Published February 12, 2007.
Butterflied chicken is simple and quick to grill (that's the good news) but it can also turn out unevenly cooked and poorly browned.
Even the most careful grilling can't guarantee great results with chicken. One portion of the chicken can still end up cooked more than another, or the skin can be scorched in some spots and flabby in others.
We wanted a no-fuss grilled chicken that required much less effort and attention than a whole bird typically requires.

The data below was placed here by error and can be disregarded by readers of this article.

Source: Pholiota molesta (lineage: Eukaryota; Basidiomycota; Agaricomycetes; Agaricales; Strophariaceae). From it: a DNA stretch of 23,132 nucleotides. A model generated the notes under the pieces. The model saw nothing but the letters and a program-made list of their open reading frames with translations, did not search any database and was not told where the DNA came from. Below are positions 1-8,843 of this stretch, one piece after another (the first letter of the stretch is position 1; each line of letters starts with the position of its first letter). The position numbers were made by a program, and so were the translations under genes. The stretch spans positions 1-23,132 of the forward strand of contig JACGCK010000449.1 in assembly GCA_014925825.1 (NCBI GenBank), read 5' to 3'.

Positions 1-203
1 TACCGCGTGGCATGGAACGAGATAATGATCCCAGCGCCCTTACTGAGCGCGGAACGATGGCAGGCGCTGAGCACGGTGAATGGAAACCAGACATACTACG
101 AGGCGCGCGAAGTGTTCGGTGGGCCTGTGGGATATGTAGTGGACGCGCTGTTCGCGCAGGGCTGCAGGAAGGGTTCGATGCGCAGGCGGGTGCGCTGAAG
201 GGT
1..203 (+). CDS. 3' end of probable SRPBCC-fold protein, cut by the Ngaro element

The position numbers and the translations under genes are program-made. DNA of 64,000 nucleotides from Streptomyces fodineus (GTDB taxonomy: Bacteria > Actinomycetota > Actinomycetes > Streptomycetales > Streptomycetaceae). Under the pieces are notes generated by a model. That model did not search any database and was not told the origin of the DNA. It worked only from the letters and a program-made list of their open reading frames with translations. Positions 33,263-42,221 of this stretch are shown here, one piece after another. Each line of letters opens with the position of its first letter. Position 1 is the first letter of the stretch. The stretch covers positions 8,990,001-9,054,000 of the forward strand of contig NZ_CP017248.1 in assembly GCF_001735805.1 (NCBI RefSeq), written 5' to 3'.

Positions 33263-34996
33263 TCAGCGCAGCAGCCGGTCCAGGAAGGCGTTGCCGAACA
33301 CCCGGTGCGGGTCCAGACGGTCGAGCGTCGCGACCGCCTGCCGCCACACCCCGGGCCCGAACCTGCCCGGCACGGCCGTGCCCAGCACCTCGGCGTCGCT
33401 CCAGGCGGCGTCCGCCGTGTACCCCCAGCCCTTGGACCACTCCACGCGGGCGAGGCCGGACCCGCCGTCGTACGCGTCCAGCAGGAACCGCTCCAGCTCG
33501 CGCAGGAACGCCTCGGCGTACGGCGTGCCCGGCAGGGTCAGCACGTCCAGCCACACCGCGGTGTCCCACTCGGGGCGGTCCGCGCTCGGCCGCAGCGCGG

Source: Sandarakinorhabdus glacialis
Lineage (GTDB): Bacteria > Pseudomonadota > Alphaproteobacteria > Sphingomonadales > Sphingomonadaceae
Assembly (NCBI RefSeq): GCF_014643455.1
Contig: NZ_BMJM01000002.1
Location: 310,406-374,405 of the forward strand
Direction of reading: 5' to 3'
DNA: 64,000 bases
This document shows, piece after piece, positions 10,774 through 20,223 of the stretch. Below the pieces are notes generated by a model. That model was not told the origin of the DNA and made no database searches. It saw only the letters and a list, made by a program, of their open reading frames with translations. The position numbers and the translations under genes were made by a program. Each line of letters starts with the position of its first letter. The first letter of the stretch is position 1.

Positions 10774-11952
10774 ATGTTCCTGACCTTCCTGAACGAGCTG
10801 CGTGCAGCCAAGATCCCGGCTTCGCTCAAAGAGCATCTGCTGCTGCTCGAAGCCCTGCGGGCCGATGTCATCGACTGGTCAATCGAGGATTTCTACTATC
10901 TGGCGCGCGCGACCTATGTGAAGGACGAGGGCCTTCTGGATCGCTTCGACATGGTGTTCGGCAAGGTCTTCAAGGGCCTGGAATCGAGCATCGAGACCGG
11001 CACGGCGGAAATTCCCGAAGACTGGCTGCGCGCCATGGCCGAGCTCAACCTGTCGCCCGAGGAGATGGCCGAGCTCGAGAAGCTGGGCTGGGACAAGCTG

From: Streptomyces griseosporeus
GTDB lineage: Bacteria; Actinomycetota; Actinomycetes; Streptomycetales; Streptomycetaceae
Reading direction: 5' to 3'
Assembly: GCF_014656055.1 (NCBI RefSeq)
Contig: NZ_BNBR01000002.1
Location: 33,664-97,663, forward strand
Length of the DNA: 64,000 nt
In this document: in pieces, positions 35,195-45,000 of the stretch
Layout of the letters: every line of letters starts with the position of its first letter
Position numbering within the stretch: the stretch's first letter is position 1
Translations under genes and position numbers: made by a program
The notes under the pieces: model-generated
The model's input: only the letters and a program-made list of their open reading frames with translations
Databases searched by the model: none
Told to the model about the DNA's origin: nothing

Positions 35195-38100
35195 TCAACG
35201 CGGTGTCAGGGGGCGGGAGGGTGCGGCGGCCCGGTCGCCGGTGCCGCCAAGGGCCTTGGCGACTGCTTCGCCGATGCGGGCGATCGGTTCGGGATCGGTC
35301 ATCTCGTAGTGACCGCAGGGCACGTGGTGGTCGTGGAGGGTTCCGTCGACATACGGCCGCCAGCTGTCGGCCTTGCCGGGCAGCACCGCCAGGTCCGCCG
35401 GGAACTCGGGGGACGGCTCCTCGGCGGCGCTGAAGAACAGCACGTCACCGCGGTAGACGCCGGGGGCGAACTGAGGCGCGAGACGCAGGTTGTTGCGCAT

We butterflied the chicken—a simple process in which the bird is placed on its breast and the backbone is removed (just cut along both sides of the backbone with kitchen shears). Pounding the bird then makes it slightly more attractive (it browns more evenly) and cutting slits on either side of the breast to tuck in each leg allows the chicken to cook up neat, tidy, and flat. And since the split, pounded, and tucked chicken is so much thinner than a whole roaster, it can be cooked over a medium-hot, direct fire in just about half an hour (flipped halfway through). We achieved perfection after we found that weighting the bird allowed it to brown and cook even more evenly. For basic seasoning, we liked a brined chicken. But spice rubs and pastes slid under the skin added interesting flavors, as did a barbecue sauce applied when the chicken was nearly done.list of recipes